NOAA/NASA’s Suomi NPP satellite captured this image of the hundreds of fires burning across large swaths of land in both Myanmar and Cambodia on Feb. 18, 2020. There are many reasons that fires start including weather related ones such as lightning which will ignite dry trees and grasses. But in this instance the most likely reason for the fires is agricultural in nature. At this time of year farmers in southeast Asia light their fields on fire in order to clear them of detritus for the next growing season.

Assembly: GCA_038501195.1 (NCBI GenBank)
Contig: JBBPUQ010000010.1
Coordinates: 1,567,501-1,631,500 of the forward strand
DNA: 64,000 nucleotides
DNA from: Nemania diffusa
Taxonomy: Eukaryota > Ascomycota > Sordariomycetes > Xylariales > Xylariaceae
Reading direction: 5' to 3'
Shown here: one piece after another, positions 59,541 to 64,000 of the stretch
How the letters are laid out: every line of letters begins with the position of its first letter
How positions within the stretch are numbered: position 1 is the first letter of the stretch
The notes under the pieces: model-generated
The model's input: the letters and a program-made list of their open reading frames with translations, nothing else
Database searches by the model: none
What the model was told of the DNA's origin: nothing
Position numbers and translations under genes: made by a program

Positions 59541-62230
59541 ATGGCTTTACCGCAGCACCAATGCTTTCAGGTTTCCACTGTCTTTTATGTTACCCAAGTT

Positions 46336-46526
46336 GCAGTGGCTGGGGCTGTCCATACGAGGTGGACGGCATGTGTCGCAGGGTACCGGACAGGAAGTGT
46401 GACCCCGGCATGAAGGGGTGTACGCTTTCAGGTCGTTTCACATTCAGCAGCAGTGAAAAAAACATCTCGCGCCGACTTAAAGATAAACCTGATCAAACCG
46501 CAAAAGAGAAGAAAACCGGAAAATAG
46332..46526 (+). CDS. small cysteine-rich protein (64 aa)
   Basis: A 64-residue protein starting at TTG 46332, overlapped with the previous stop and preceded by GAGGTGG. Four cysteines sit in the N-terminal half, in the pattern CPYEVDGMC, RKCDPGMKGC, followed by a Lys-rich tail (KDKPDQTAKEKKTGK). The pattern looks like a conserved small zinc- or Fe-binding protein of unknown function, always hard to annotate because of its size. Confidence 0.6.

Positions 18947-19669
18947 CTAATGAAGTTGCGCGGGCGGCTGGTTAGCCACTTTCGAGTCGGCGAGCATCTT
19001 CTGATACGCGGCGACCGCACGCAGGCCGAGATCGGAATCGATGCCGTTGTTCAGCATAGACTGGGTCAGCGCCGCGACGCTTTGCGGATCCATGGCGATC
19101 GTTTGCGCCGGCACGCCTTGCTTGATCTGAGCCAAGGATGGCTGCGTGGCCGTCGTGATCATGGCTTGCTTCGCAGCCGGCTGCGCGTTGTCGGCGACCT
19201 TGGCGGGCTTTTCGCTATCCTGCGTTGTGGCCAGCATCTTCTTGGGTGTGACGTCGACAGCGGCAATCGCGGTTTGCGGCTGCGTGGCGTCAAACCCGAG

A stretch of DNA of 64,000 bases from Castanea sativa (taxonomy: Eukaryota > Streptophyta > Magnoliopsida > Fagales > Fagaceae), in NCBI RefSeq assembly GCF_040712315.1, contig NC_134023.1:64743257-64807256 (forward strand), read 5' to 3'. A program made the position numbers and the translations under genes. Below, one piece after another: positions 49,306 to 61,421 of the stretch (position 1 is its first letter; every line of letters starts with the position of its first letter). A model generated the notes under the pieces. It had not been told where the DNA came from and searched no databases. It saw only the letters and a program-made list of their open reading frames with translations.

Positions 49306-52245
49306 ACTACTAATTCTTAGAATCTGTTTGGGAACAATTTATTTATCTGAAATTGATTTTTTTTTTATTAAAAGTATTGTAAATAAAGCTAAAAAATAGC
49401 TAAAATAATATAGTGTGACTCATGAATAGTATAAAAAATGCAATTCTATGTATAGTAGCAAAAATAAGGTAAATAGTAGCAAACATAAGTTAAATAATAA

According to Adam Voiland of NASA’s Earth Observatory in an article from March 1, 2018, “People light fires in Southeast Asia for several reasons. In some forested areas, small-scale subsistence farmers practice swidden agriculture (also called slash-and-burn). The technique involves cutting down trees and shrubs, letting the wood dry out for a few months, and then burning it to clear fields. Hunters sometimes start fires to drive reclusive animals into view. Likewise, people collecting mushrooms sometimes burn the forest floor to make it easier to forage. Loggers use fire to clear roads and to clear the land after harvesting the most desirable species. In non-forested areas, farmers set fires to dispose of plant debris after harvesting rice, wheat, and other crops. Discarded cigarettes, sparks from vehicles, and problems with electrical systems also spark fires.”